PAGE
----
I love the Oscars: I have Best Picture-themed food the night they air, I fill out ballots, I watch all the red carpet coverage, I wait for the opening scene—it's the closest to the Old Hollywood glamour we have nowadays.
So when the snafu happened at the end of last Sunday night's event, I was intrigued. While there's a lot to be said about what happened, let's talk about that winner card—and what marketers in all industries can learn from something so simple.
To refresh your memory: when one of the producers of La La Land wanted to prove to the cast, crew, and fans of Moonlight that he wasn't joking, he took the correct winner's card from Warren Beatty, turned it around, and showed it to the audience and the camera. And just like when Steve Harvey had his Miss Universe gaffe, the card has been mercilessly Photoshopped and turned into numerous memes.
One user on Medium uses Photoshop for good and pleads his case that the winner's card could have been better designed—or at least should be next year. His argument is that the mix-up was avoidable if the designers of the card had thought through how the presenters would read the card (from top to bottom) and use font size to accentuate importance of category and winner's name.
What's This Have to Do with Me?
Oscar winner cards are read by a vast array of people in a potentially tense situation with lots of people waiting for the results. It would make sense that a winner card would be designed to reduce the potential for mistakes. The "re-designed" card accounts for a quick perusing and immediate understanding of the information presented.
Your audience might not be reading your website or other marketing information under a tense situation with seconds to go before making a huge announcement, but you should still want to present your information and content to be as easily comprehended as possible. Here are some ways to make sure that your marketing materials come across as clear as possible.
Add Signals of Importance
In spoken words, it's often easier to tell when someone is trying to emphasize words or introducing a new topic, but in writing the intention has to be much more explicit for the meaning to come across to the reader. That's why bold and italic text exist, to convey importance or differentiation of some kind. Size and color of words can also convey meaning, but one of the easiest signals of importance is headers.
A header is used to separate different sections of a long article or blog post, usually with larger and/or bolder text. In the same way that you would outline a long written document or plan out a presentation, website header tags outline content on a page. Consistent use of H (header) tags throughout a website allows for readers to easily glance at the page, get a gist of the content, and read what they are most interested in, whether it's an entire web page or simply a section of blog post that's most pertinent to them.
Be Easy to Interpret
Marketing materials, like a winner card, need to be easy to interpret at a quick glance. With the attention span below eight seconds, it's important that a website, direct mail flier, or email catch and retain the attention of a prospect. To do that, the brain needs to understand what it's looking at. Images and video are easier for the brain to interpret than text, so using images to reinforce the points that are in the text is beneficial.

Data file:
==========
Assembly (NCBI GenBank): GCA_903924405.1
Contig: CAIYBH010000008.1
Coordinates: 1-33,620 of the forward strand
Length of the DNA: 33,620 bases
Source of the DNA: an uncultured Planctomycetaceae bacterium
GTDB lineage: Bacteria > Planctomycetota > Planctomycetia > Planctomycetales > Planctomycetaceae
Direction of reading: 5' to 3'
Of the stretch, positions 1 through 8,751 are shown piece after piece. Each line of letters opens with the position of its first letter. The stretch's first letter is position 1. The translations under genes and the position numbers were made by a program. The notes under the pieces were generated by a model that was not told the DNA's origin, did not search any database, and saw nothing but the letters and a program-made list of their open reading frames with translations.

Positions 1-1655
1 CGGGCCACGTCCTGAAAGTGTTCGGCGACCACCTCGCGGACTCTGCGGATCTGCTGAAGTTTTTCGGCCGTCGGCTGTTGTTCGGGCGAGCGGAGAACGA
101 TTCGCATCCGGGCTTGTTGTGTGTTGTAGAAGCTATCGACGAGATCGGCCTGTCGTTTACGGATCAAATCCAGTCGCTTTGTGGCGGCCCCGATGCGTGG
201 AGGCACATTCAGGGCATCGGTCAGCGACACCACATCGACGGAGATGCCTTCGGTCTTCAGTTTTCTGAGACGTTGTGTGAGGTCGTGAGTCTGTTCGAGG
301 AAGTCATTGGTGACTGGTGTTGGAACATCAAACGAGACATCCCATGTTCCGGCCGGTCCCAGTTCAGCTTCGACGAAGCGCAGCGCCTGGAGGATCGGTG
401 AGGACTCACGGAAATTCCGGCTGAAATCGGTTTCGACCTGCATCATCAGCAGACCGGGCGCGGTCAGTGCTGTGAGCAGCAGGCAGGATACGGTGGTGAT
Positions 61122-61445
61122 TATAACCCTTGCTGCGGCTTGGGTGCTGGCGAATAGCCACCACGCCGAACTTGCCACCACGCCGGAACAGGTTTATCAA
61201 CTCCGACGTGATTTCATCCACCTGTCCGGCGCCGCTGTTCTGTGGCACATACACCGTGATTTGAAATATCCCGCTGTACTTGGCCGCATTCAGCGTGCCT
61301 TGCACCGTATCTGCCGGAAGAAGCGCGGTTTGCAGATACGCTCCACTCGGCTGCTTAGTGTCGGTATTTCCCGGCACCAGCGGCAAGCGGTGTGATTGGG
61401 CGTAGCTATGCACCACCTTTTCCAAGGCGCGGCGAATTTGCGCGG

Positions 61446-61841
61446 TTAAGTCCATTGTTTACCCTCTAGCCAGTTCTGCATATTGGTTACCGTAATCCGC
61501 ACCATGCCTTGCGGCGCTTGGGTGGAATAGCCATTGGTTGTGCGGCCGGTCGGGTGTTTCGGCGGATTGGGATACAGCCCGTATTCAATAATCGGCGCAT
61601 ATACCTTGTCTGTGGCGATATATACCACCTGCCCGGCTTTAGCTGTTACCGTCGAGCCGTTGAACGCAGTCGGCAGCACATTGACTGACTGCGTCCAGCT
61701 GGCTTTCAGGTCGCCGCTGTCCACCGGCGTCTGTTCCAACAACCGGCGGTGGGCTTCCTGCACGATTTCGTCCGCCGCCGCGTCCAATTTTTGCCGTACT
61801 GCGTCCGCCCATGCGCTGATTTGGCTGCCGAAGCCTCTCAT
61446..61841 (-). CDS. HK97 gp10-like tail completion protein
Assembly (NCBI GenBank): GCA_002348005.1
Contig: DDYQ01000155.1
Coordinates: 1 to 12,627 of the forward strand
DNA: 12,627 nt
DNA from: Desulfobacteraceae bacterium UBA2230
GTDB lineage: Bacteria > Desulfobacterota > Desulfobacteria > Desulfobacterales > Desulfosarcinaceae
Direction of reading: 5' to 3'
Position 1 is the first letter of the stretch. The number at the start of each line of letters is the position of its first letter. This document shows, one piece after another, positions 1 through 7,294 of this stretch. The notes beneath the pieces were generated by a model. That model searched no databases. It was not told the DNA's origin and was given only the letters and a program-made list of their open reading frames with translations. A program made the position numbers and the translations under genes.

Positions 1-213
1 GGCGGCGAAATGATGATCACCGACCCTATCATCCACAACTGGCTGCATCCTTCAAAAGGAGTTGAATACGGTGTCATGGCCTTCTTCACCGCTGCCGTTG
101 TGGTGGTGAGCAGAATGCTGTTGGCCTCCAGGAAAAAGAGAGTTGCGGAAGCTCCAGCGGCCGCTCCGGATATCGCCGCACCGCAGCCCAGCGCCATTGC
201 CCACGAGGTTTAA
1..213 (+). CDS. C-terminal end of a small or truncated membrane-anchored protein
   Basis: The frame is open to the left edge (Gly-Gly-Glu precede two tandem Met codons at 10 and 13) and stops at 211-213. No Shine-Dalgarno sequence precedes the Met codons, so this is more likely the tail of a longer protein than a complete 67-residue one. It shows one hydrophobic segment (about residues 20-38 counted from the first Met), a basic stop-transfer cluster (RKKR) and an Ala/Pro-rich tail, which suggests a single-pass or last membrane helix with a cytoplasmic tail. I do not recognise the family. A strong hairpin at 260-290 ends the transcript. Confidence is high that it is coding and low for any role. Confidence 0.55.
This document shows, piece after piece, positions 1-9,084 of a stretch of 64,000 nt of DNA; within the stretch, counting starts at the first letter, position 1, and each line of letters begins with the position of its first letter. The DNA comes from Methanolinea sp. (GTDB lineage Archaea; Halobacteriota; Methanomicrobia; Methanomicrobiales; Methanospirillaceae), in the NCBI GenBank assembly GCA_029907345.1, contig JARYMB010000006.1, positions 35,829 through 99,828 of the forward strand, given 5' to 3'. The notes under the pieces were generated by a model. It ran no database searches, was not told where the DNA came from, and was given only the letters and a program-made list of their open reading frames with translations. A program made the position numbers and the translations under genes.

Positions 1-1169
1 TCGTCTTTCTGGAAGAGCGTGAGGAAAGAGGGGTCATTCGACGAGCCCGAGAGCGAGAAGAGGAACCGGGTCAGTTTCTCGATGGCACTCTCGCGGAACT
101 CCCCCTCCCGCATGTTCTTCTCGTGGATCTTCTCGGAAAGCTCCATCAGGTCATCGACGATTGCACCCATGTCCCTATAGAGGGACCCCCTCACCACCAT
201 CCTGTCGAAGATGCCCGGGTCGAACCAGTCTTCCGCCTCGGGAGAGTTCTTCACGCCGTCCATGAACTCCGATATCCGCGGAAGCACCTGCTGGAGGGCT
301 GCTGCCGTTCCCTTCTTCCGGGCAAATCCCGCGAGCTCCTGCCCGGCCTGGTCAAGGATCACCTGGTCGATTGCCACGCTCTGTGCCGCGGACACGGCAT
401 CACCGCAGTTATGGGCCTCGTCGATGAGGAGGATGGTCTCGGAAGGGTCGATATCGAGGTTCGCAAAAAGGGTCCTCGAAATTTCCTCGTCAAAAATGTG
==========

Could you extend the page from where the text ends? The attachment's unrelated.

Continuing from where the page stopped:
Many studies have shown that website users read content in an F-shaped pattern. Understanding that, put important elements—like the website menu, company mission statement, or calls to action—at the top or left hand side of the page. When users don't have to search very hard for what they're looking for, the more likely they are to stay on your site and spend more time on the pages that are more relevant to them.
Give Readers Room with White Space
Do you ever look at a piece of writing and feel overwhelmed? It could be that there's too much text on the page or the text is too small, but one thing that's probably missing is white space. White space is the blank space around text. It allows your eyes and brain some space to comprehend the rest of the information on the page.
White space is a designer's friend. It can be used to visually separate ideas, to create suspense by acting as a pause for users to scroll down the website for a big reveal, to just give a breather in a crowded space. Too much, though, can make it seem like there's nothing on the page worth noting.
Use the Inverted Pyramid
When you're telling a story, it's good to use Freytag's Pyramid as a structure. When trying to convey more educational or informational content, using the journalistic inverted pyramid is better. Whereas a story leads to an important takeaway at the end, the inverted pyramid starts with the most important element and continues to layout minor details in subsequent paragraphs.
Using the inverted pyramid when writing website or marketing content lets the reader get right to the point. If you bury the lede, users will feel like they're on a wild goose chase or like your company is hiding something, and they'll leave before they find what they're looking for.
Learn from the Oscars' mistake and prepare your website and marketing materials with the reader in mind. Use subtle signals in the text to give levels of importance, understand how your reader sees your website and where they're looking, give them space to take in the information, and give them the most important information first.
Need help implementing these tips? Contact us today to talk to our web design team about your website.